What to Cut: Kirinite Acrylic


By Russ Kaniuth

When looking for new materials, venturing from rock show to rock forums online, it’s good every once in a while to think outside the box and see what other materials might make good cabochons. In the past few years, I have seen people make cabochons from old paint chips (Fordite) and repurposed bowling balls (Bowlerite), but recently I came across a material I instantly fell in love with: Kirinite!

Kirinite is made by Eagle Grip Inc. for use in make custom gun and knife handles. It was designed to resist chipping, cracking, warping, and color fading—all the things you would want for your jewelry pieces. I visited their website (Kirinite.com) and discovered a rather large catalog of colors and patterns that were just amazing. The acrylic comes in sheets of different sizes and thicknesses, to fit all your needs and preferences.

Cutting Kirinite

When I received my first order, I was super excited to get it out to the shop and start working on some new cabs. Since I have worked with many different types of polymers in the past, I was assuming these were going to be soft and make rather quick and easy cabs. I was quite surprised at what I got, though.

This acrylic was one of the hardest of polymers I have cut so far; it’s very dense and quite sturdy. I would compare this material to the average jasper.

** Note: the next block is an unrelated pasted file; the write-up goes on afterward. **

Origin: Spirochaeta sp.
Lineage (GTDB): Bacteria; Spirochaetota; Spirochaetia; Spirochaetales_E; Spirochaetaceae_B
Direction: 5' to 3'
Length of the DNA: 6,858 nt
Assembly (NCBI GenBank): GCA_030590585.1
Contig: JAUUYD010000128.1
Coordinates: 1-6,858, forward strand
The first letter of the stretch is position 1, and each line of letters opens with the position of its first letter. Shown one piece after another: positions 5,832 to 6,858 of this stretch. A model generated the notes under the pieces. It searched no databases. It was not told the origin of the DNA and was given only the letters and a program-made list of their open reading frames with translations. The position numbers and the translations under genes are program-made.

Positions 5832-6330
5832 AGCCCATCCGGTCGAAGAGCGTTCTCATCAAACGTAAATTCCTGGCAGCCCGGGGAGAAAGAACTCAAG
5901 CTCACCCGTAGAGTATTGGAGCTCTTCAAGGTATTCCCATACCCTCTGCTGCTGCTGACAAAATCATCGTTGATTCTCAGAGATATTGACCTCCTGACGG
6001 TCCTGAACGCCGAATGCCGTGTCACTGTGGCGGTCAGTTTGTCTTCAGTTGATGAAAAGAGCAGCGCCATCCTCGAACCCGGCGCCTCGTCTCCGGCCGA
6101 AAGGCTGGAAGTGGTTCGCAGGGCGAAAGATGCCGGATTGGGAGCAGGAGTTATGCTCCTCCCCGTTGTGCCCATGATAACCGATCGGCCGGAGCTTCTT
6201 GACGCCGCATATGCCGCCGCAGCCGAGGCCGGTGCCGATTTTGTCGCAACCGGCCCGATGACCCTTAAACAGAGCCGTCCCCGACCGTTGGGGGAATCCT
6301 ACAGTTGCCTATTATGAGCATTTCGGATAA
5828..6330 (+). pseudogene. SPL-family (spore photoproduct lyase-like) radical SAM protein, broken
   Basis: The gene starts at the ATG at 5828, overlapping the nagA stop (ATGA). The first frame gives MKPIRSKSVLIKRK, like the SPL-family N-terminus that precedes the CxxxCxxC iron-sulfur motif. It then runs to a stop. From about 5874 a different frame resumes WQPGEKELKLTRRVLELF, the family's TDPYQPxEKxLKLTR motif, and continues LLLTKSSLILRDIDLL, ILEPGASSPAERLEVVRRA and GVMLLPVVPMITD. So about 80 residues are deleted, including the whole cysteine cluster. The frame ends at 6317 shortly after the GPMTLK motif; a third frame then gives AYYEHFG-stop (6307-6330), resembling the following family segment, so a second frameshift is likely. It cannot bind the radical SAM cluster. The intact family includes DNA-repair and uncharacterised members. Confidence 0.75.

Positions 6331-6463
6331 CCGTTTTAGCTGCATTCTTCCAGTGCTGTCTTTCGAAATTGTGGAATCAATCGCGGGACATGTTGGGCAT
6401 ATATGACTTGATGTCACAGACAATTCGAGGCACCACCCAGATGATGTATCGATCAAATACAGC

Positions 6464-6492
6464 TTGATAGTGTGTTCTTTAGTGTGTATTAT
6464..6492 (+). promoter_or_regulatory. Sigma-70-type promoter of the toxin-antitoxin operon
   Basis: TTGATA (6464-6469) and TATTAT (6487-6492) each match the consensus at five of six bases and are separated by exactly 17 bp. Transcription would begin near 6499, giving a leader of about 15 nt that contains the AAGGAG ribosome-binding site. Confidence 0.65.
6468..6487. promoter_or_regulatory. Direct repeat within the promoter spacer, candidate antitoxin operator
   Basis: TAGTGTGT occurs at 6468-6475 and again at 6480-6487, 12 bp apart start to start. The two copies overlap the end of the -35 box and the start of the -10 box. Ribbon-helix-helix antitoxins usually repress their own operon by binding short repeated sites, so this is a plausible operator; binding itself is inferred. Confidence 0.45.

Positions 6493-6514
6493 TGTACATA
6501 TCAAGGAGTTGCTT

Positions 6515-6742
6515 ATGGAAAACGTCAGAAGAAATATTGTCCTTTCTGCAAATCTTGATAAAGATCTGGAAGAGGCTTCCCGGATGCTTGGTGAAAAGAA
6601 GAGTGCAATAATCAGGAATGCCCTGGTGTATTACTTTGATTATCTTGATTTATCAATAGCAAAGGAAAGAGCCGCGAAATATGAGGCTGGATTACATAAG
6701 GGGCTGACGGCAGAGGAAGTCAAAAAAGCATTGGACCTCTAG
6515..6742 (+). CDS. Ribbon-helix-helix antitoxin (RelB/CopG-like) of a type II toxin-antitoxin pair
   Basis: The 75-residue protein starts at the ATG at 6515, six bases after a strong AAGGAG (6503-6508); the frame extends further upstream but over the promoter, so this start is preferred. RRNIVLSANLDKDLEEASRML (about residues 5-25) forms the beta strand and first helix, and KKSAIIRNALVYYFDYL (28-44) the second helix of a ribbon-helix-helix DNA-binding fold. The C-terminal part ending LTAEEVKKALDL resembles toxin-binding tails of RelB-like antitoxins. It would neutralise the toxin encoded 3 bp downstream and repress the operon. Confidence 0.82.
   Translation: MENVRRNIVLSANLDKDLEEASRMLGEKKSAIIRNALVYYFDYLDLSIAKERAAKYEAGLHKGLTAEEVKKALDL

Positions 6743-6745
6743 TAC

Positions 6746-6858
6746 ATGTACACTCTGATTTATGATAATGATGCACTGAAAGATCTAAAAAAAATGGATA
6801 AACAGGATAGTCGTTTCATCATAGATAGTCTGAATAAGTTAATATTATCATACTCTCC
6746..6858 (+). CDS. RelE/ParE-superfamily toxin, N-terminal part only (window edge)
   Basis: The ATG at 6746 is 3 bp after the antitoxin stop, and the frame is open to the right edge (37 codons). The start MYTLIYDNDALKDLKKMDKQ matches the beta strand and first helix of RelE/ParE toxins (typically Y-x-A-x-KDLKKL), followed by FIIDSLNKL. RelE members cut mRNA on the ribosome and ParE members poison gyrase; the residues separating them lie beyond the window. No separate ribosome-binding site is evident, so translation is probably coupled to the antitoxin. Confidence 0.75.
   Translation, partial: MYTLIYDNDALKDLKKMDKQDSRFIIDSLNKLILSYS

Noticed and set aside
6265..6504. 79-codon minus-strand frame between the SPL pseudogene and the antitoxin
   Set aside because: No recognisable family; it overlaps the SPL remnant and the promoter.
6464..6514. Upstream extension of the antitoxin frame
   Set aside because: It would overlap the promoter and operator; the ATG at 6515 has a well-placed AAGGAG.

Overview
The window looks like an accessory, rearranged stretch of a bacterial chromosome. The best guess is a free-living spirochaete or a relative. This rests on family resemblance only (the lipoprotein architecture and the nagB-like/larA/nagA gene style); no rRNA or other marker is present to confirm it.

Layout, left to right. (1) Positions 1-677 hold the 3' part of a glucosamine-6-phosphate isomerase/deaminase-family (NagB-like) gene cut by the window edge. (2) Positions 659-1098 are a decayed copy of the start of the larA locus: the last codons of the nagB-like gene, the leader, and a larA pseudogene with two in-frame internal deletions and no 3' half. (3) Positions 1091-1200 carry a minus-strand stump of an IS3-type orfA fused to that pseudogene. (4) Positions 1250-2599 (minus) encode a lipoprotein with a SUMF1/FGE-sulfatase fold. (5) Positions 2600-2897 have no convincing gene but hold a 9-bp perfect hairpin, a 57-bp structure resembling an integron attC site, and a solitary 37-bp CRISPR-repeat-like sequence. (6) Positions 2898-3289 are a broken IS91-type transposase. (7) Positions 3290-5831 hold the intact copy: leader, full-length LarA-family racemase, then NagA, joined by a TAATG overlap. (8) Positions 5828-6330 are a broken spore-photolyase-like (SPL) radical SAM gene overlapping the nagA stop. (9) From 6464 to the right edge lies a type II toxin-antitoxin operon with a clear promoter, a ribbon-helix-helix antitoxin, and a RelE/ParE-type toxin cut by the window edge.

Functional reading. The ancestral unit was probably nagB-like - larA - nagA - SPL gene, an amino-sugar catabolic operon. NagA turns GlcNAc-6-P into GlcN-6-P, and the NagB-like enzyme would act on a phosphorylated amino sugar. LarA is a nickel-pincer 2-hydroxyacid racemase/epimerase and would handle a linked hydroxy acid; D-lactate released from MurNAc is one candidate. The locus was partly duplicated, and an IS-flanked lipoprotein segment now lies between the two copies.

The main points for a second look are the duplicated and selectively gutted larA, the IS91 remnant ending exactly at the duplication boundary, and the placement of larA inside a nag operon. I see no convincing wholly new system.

When cutting out your preform shapes, it’s nice to be able to start with a sheet that is already your preferred thickness. All you have to do is draw out your patterned shapes and start trimming. This material did not gum up my blades, nor did any of it chip or crack while cutting, so it was no different than any other type of rock slab when starting out.

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Working With Polymers

With most polymers, I generally start shaping my preforms with the 220 grit wheel; however, since this material is so hard, I had to start on the 80 grit. I was apprehensive about making deep scratches that might be cumbersome to remove later, but this is something you don’t have to worry about. Kirinite shapes nicely on the 80 grit, and the 220 grit wheel smooths it out and removes scratches rather easily.

Once you reach the 280 grit wheel stage, the haze from the coarser wheels immediately goes away, and the shine and color starts to pop out at you. This is also where you want to spend your time making sure all the scratches are out before moving on, so stop and dry off your cab, and check it under a good light source at all different angles for any type of scratches. Keep in mind that many of these patterns have a great deal of depth and chatoyant motion in them, so it’s important to have a good light source and roll the cab in all directions to find all the hidden scratches.

To finish the process, I use a higher-grit Nova wheel, up to 50000 grit; however, if your setup only goes to 14000, that’s a good place to finish, as well. With the 50000 grit wheel, I didn’t feel the need to use any further polishing compounds, but Eagle Grip Inc. says they use a white rouge to get that nice, final, glossy finish.

Author: Russ Kaniuth

Is the owner of Sunset Ridge Lapidary Arts and the cofounder of the Cabs and Slabs Facebook group.

View more of his work at www.sunsetridgelapidary.com.



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